Configuration (example):

# SQLite database
# ---
db:
  address: /path/to/sharkey.db
  type: sqlite

# MySQL database
# ---
# db:
#   username: root
#   password: password
#   address: hostname:port
#   schema: ssh_ca
#   type: mysql
#   tls:                                       # MySQL TLS config (optional)
#     ca: /path/to/mysql-ca-bundle.pem
#     cert: /path/to/mysql-client-cert.pem     # MySQL client cert
#     key: /path/to/mysql-client-cert-key.pem  # MySQL client cert key

# Server listening address
listen_addr: "0.0.0.0:8080"

# TLS config for serving requests
# ---
tls:
  ca: /path/to/ca-bundle.pem
  cert: /path/to/server-certificate.pem
  key: /path/to/server-certificate-key.pem

# Signing key (from ssh-keygen)
signing_key: /path/to/ca-signing-key

# Lifetime/validity duration for generated host certificates
host_cert_duration: 168h

# Lifetime/validity duration for generated user certificates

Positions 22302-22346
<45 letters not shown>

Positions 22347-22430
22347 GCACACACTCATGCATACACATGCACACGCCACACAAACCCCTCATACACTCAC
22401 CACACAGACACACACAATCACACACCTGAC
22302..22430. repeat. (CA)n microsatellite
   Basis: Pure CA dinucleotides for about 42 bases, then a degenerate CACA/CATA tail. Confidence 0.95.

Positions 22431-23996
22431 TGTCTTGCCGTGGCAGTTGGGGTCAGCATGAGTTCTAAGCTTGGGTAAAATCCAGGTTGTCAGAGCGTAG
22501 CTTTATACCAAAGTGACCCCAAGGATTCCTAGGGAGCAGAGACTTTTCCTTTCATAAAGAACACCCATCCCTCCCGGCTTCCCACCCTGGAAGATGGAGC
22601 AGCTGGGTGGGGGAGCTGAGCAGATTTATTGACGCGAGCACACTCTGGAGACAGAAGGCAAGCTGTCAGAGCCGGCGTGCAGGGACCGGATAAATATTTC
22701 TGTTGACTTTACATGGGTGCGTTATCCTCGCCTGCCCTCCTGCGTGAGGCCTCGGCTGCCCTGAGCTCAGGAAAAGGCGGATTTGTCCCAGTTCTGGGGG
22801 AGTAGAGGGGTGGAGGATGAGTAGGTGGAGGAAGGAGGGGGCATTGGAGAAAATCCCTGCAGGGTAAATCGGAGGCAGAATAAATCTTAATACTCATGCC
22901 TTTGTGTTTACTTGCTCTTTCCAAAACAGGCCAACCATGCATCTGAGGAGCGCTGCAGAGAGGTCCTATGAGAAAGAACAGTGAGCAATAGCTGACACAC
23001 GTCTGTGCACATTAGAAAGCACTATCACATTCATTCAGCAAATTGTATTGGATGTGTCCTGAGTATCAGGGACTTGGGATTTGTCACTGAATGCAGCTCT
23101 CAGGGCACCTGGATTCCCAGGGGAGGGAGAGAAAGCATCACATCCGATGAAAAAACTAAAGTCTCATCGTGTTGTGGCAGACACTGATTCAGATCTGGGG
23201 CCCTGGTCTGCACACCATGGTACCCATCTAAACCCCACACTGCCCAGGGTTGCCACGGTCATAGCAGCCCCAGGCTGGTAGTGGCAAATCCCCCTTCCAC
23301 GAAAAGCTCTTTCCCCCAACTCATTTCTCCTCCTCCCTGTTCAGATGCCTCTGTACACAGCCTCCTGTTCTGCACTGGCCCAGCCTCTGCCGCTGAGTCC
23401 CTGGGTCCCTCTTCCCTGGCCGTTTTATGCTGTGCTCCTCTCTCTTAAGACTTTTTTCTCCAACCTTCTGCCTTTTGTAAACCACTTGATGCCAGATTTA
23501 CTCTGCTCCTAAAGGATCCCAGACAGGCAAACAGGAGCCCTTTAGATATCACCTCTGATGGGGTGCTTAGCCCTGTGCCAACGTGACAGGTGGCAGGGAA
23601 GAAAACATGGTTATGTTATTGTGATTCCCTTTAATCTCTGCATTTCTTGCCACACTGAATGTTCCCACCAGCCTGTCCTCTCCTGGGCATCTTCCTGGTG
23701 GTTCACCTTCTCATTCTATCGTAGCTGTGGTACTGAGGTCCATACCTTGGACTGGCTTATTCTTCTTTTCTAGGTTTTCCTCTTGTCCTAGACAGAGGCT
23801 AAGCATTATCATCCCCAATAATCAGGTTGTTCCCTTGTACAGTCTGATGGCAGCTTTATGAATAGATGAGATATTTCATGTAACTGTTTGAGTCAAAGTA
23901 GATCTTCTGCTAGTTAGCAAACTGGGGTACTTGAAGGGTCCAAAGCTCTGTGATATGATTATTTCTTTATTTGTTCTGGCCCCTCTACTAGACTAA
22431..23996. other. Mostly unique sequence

user_cert_duration: 24h

# Optional suffix to strip from client hostnames when generating certificates.
# This is useful if all your machines have a common TLD/domain, and you want to
# include an alias in the generated certificate that doesn't include that suffix.
# Leave empty to disable
strip_suffix: ".example.com"

# Optional set of aliases for hosts. If a hostname matches an alias entry, the
# listed principals will be added to its certificate. This is useful if you have
# special hosts that are accessed via CNAME records.
aliases:
  "host.example.com":
    - "alias1.example.com"
    - "alias2.example.com"

# Optional set of extra entries to provide to clients when they fetch a known_hosts
# file. This is useful if you have externally-managed servers in your infrastructure
# that you want to tell clients about, of if you want to add CA entries to the